Pluronic micelles represent a novel type of nanocarriers to increase solubility and circulation time of hydrophobic anti-cancer drugs, thereby enhancing therapeutic efficacy. Encapsulation of drugs influences the micelles' structural changes, which in turn alters pharmacokinetic behavior of the drug delivery system. In this work, small-angle neutron scattering (SANS) was used to probe the changes in the core/shell structure of pluronic P123 poly(ethylene oxid)20-poly(propylene oxide)70poly(ethylene oxide)20 PEO20-PPO70PEO20 block copolymer micelles as function of increasing paclitaxel (PTX) and pluronic concentration. Model-independent analyses along with cryogenic transmission electron microscopy (Cryo-TEM) confirmed that both pure and PTX encapsulated pluronic micelles were of spherical shape. Subsequent nuclear magnetic resonance (NMR) and Fourier transform infrared spectroscopy (FTIR) studies demonstrated that PTX incorporated in the PPO blocks of the micelle cores. However, increment in PTX concentration did not cause a significant change in micelles' core/shell structure but associated wit the appearance of the larger particles of the drug, an effect that was also confirmed by Cryo-TEM. At higher pluronic concentration and in the presence of constant PTX amount, the dimensional of micelles increased, which is hypothesized to be a consequence of the moderated hydrophobic environment promoting the interaction of PPO and PEO blocks.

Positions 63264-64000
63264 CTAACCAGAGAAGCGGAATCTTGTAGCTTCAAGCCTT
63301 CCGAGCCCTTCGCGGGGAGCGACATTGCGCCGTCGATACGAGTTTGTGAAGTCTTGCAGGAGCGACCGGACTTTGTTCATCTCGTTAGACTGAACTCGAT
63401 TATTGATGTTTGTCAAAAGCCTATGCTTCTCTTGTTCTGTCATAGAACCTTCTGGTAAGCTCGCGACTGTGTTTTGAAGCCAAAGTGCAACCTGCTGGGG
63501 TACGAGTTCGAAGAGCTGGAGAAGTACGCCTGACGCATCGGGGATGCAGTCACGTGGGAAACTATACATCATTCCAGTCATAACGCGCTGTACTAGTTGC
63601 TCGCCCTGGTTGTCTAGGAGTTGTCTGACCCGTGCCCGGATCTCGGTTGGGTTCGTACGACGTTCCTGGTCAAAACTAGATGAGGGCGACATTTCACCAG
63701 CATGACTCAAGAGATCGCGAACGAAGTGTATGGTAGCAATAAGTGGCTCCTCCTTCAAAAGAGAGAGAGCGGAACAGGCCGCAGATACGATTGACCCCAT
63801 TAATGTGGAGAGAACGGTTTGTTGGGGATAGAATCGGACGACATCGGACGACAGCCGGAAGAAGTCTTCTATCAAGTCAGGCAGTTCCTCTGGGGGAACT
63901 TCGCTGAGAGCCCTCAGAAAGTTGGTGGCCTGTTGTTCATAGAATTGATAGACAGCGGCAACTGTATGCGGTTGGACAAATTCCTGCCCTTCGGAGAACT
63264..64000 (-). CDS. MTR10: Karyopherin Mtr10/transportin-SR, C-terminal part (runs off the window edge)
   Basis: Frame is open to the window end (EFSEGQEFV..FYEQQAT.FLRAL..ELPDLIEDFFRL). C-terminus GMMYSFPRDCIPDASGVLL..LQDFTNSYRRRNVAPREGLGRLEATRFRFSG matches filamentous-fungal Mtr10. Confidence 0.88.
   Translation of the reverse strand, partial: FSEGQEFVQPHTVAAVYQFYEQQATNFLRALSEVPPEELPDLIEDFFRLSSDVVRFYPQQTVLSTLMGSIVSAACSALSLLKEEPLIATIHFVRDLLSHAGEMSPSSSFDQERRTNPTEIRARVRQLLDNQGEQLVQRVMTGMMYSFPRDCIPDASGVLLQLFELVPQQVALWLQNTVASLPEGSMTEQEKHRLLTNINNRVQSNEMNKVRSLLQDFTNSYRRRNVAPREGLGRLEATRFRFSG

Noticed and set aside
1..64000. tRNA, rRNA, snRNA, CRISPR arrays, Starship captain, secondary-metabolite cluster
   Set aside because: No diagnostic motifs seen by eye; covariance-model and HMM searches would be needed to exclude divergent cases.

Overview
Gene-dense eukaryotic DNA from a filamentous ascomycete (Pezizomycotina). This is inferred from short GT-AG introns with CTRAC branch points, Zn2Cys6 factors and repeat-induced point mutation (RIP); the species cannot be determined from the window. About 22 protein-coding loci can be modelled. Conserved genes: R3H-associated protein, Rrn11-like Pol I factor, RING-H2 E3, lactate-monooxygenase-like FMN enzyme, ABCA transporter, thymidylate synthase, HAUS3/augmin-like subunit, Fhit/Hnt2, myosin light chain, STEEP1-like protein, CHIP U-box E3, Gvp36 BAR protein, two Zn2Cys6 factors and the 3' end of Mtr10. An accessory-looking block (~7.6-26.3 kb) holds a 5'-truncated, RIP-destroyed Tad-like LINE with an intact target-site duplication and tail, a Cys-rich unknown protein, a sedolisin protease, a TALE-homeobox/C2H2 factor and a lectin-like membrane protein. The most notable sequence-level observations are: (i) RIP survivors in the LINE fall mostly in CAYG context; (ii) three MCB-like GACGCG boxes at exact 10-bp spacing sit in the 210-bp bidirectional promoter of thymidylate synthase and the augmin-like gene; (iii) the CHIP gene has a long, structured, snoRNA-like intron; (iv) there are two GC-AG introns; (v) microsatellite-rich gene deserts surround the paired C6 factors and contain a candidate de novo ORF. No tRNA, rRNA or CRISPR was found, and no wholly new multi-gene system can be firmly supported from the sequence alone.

Journal of the Taiwan Institute of Chemical Engineers
, Lin, K.
and Hammouda, B.
Small-Angle Neutron Scattering Studies of Microenvironmental and Structural Changes of Pluronic Micelles upon Encapsulation of Paclitaxel, Journal of the Taiwan Institute of Chemical Engineers, [online], https://tsapps.nist.gov/publication/get_pdf.cfm?pub_id=919848
(Accessed March 3, 2024)